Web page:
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Sensing industry needs Use of Laser Range Finders in Mobile Robots & AGV’s 22 nd April 2009 Hannover.

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Presentation on theme: "Sensing industry needs Use of Laser Range Finders in Mobile Robots & AGV’s 22 nd April 2009 Hannover."— Presentation transcript:

1 Sensing industry needs Use of Laser Range Finders in Mobile Robots & AGV’s 22 nd April 2009 Hannover

2 Presentation Outline Introduction to Sentek & Hokuyo Laser Range Finders: What, where & how Some real life applications Summary Questions

3 A Brief Introduction Sentek Solutions consists of: Sentek Solutions Inc: N America Sentek Solutions Ltd: Europe We specialise in supplying Opto electronic devices for Automation & Robotics To most of you here we are the supplier of everything Which means small, low power Laser Range Finders Obstacle Detectors Ideal for robots and autonomous devices

4 Hokuyo Profile Established : 1946 Turnover ¥5bn (€32m) 150 employees Specialisation  Range Sensors  Optical Data Transmission Devices  Other sensors (Photoelectric, ultrasonic, Counters....) Based in Osaka, Japan ( Development and Manufacture) Operate in Europe & US via Sentek Solutions

5 What is a laser range finder It’s simple really A rapidly rotating IR laser beam & receiver Some smart electronics And some clever software All miniaturised Then packed into a compact, protective and vibration resistant, housing

6 URG-Design ① ① ③ ③ ⑤ ⑤ ② ② ④ ④ 1.Light Source (Laser) 2.APD 3.Mirrors (Transmitter, Receiver) 4.Motor 5.Control Circuit

7 Transmitter Receiver Phase Lag Time Lag High Accuracy & Compact Size Longer Range with Compact Size Sensor size increases with Range Works better in variable light conditions So how does it work? AM (Amplitude Modulated) TOF (Time of Flight)

8 What information is produced? Converted raw data (binary) gives: Data step number (scan window / resolution) Direction in Radians Distance from X axis Distance from Y axis This can be viewed in VMON our Visualisation programme

9 How is this information used? Laser range finders break down into two functional categories Obstacle Detectors These are standalone LRF devices, for AGV’s etc Once pre configured on a PC they will trigger NPN outputs when objects encroach into defined zones around the AGV This enables control Pure Laser Range Finders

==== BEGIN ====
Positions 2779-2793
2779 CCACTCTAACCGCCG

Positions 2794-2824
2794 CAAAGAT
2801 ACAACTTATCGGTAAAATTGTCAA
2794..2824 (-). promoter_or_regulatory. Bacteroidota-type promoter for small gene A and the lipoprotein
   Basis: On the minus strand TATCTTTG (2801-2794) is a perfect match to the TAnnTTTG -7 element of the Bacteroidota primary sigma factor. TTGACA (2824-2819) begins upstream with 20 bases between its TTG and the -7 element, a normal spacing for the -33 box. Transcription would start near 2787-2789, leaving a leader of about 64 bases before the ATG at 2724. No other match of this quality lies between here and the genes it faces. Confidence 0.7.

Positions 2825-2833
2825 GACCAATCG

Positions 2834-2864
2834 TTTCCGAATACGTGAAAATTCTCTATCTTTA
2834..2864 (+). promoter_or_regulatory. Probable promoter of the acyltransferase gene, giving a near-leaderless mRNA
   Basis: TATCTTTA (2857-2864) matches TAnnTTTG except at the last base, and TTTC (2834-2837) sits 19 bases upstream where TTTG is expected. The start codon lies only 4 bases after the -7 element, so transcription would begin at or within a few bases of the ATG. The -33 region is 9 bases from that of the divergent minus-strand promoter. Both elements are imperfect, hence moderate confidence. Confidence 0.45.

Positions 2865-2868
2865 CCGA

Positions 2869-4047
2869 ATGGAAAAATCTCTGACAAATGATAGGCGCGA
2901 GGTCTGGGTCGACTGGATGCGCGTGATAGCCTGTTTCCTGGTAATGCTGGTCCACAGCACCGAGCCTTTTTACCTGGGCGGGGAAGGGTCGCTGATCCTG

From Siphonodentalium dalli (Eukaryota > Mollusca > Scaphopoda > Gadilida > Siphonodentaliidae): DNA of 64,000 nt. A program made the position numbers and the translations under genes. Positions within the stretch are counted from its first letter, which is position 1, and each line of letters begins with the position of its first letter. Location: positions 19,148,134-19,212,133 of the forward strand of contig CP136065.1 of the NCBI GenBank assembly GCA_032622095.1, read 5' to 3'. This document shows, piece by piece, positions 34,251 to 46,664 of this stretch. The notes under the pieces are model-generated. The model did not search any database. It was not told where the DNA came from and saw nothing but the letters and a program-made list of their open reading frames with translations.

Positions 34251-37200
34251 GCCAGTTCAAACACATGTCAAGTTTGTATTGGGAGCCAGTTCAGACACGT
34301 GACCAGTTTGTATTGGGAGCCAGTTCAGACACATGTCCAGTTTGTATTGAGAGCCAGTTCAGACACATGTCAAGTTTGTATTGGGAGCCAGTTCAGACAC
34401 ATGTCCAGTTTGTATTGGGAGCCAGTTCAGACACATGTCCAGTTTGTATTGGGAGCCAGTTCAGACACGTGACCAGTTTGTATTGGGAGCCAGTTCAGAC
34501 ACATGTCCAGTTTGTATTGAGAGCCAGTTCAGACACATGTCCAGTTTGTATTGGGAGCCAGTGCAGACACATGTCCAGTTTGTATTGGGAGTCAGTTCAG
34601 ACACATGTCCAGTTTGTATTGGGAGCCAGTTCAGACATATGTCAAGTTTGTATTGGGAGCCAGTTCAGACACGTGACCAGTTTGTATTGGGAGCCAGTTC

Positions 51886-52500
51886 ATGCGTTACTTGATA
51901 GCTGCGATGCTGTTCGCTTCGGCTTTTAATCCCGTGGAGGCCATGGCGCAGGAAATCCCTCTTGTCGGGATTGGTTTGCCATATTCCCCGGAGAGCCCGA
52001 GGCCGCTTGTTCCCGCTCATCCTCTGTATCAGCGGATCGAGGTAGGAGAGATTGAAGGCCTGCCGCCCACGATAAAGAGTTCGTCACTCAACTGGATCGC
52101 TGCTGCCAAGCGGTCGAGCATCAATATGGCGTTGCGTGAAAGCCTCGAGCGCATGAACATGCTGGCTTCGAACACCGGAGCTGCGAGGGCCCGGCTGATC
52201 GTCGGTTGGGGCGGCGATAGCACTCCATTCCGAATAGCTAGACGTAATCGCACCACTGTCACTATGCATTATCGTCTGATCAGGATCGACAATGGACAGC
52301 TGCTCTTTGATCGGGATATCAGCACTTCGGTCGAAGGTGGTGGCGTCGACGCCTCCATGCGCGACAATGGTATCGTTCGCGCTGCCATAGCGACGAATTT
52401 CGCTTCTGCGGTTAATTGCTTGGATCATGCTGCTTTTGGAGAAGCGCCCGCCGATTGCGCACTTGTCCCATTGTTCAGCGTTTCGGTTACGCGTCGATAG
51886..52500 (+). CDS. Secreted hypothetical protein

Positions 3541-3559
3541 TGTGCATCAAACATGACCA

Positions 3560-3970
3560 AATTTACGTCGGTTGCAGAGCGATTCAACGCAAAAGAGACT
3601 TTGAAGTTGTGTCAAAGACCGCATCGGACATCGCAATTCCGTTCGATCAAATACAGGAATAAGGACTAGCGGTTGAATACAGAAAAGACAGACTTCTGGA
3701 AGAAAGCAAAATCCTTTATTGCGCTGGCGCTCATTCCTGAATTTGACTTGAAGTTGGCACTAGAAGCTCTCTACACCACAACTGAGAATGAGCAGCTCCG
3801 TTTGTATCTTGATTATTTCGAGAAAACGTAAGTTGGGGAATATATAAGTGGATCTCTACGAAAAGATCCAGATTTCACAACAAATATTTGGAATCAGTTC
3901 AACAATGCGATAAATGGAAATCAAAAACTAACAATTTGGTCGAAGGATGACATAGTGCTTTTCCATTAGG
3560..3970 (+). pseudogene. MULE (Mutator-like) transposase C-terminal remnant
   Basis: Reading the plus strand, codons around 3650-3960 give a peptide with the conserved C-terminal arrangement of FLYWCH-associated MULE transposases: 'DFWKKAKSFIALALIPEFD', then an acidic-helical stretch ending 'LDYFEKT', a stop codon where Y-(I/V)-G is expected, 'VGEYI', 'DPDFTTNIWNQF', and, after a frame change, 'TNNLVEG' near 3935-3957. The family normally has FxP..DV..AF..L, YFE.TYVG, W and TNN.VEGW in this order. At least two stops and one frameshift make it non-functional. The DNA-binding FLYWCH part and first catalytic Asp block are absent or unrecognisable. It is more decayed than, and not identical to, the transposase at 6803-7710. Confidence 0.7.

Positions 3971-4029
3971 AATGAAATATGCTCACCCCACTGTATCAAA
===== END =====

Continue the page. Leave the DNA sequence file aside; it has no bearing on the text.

10 Some Obstacle Detectors in use DAIFU KU For use in defined environments generally for repeatable tasks Carrier vehicles are not fully autonomous / robotic Excellent factory automation devices

11 Pure: Laser Range Finders Laser Range finders are used for more “intelligent / autonomous” applications Output is raw data (effectively time stamped- visual map) Onboard intelligence rather than IO is needed Typical Applications are: Robotics Obstacle Avoidance Path Planning SLAM (Simultaneous localization and mapping) Security: Movement Detection with time based history Configurable actions to predicted behaviour patterns

12 Some real life applications To be honest I was hoping that some of our many customers would provide photo’s, video’s or stories But everybody is either…. Too shy Too busy Too Secretive So I’ve taken some in house applications & some that are in the public domain

13 Real applications: Beego You might have seen our robotic dog! Three wheeled rather than four legged If you go and say hello he will instantly take a liking and follow you around

14 Beego: Explained Essentially Beego (and his software) recognise specific shapes and react accordingly Introduction: Close covering of the sensor = reset Two curved shapes moving away are legs = follow Meanwhile other observed shapes are obstacles = avoid From this it is not difficult to imagine LRF’s providing navigation from room shape recognition

15 Real applications: El E El E is an Assistive Robot developed by Georgia Tech She will Retrieve objects from the floor or a flat surface Carry out manipulation tasks She uses multiple optical and tactile sensors

16 El E explained A URG-04LX LRF & camera arrangement are used to localise and move towards a laser illuminated object If the object is above floor level the LRF together with a linear actuator will Create a 3D map Identify a flat surface Position the gripping device at a defined height The gripping device with eye in hand camera and tactile sensing will then retrieve the object

17 El E explained 3D LRF image Flat surface location & positioning

18 Real Applications: Tokyo Subway mapping Here a UTM-30LX is used Note the gyroscopic mount to allow 3D mapping Schematic shows how a 2D scan can provide 3D information

19 3D performance can be achieved with high LRF scan speeds This demonstrates use of LRF’s for rescue / mapping Tokyo Subway mapping

20 In Summary: Small, low power LRF’s are vital robotic / factory automation tools As speeds & miniaturisation increase and costs decrease they will be used more extensively Modular functionality and size allow designers to integrate in the way they want Standalone pre-programmable obstacle detectors or pure LRF 2D, 3D or somewhere in between Performance is constantly improving: The new Hokuyo UTM-30LX Tolerant of changing light conditions 30m range 40 Hz scan speed Footprint: smaller than a credit card & only 370g 12V DC & 8.4W Visit our website

21 Thanks for listening

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